From the Pastor's Pen
“This is my body, which is given for you. Do this in remembrance of me.” (Luke 22:19 ESV)
In this month’s newsletter, there are two boxes titled, “In Memoriam.” Following our tradition, these boxes contain the names of members who passed away sometime over this past month. As it turns out, both members named this month, Mavis Johnson and Oleva Bernier, passed away just days ago, over the final full weekend of April. These “In Memoriam” boxes serve as notices to the congregation of the passing into glory of these two sisters in the Lord, and contain a few words in their honor; though the small space available to each hardly does justice to their long lives, accomplishments, and good works. Still, it is good to remember them publicly.
May is a month of Memorials and Remembrances. We remember our moms on the second Sunday of May (Sorry, dads; you’ll have to wait until June!), and we remember those who sacrificed their lives in service to our country on the appropriately-named national holiday, Memorial Day, May 30th. And that’s not even listing all the birthdays and anniversaries of events in our lives that are significant to us personally, such as . . . let me see . . . oh, yeah: such as Karen and my anniversary on May 4!
Even the Bible speaks of remembrances, especially of recounting and celebrating the things that God has done for us. Samuel put up a stone he called “Ebenezer,” which meant “Stone of Help,” to commemorate Israel’s deliverance from an attack by the Philistines. When God spoke to the prophets and people, he often began by reciting how he had delivered them from slavery, bringing them out of the land of Egypt. He commanded that the people bind his words onto their heads and arms, that they not forget his commandments. And Psalm 103:2 tells us, “Bless the LORD, O my soul, and forget not all his benefits. . .” Even most of Israel’s ancient feasts recounted God’s special blessings for his people: Passover (deliverance from slavery in Egypt); Pentecost (the giving of the Law on Mt. Sinai); Purim (deliverance from genocide by the Persians); Hanukkah (deliverance from Greek oppressions and desecration). Ancient Israel’s calendar was filled with such “Memorial Days.”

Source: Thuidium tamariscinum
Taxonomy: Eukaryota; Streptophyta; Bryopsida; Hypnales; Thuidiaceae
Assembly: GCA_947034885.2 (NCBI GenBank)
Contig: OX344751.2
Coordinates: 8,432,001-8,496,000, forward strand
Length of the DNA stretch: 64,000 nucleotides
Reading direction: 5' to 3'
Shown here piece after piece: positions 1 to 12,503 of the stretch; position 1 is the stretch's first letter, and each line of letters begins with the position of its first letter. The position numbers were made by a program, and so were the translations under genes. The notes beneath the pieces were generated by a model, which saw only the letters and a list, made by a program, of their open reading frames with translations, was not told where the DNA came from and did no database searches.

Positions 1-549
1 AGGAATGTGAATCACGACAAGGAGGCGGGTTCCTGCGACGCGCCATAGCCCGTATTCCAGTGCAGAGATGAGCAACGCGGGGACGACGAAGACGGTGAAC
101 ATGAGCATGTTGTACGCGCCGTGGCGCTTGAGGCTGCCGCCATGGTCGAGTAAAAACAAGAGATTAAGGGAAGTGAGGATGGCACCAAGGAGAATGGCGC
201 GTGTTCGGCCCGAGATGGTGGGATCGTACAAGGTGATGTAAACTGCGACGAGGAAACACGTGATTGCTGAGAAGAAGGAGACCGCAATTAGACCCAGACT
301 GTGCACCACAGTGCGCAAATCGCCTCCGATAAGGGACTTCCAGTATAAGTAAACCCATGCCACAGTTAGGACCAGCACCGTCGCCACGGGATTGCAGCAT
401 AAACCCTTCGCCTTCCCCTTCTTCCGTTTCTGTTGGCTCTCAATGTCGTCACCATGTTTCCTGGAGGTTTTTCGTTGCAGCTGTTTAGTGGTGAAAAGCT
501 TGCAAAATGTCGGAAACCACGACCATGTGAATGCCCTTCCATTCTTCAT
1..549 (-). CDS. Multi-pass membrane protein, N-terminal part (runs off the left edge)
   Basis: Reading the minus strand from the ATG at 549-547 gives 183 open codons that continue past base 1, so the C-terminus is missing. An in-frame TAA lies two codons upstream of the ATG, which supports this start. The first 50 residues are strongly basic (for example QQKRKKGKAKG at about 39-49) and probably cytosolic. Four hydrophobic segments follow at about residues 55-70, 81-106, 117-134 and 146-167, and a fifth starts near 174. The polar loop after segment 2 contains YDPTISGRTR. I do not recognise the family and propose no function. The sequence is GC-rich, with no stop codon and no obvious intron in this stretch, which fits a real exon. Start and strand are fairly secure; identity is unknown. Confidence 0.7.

As Christians, we also remember God’s provision for our salvation, specifically through the life, death, and resurrection of Jesus Christ. Advent remembers God’s promises of a Savior; Christmas celebrates the birth of the Messiah; Epiphany remembers the revealing to the nations (represented by the Magi) of Christ; Lent marks Christ’s desert testing and victory over Satan; Good Friday remembers the death of our Lord for our sake; and Easter celebrates Christ’s resurrection and victory over death. Then there’s Pentecost, and the coming of the Holy Spirit upon the Church – and into the believers. Much of our worship remembers these hugely significant events in the history of God’s plan of salvation.
If you’re thinking I left out Maundy Thursday from that list, you’re right; I set it aside for a moment because it deserves special mention as the event where Jesus himself said, “Do this in remembrance of me.” What was he talking about? He was speaking of Holy Communion, which he was instituting at that very moment. He said to receive his body – in, with, and under the bread – and his blood – in, with, and under the wine – and to do so in remembrance of him. As the Apostle Paul added after quoting Jesus’ words, “For as often as you eat this bread and drink the cup, you proclaim the Lord's death until he comes.” (1 Corinthians 11:26)
In other words, each time we take Communion, it is a Memorial Day, a day in which we commemorate and remember Christ’s death for our sakes by receiving his broken body and shed blood in his name. We come to the altar rail “In Memoriam,” proclaiming his death and receiving the benefit of what he accomplished by his death: the forgiveness of our sins and eternal life. Let us not take his sacrifice lightly, nor despise his gifts of his own body and blood given for us.
So go ahead and remember all the events that we commemorate this May: but don’t forget that chief among them should be receiving communion on the 1st and 3rd Sundays. Join the 6th graders who will take their First Communion on May 15, and see that Christ is ready to bless you even as you remember him “In Memoriam.”
– Pastor Rich Eddy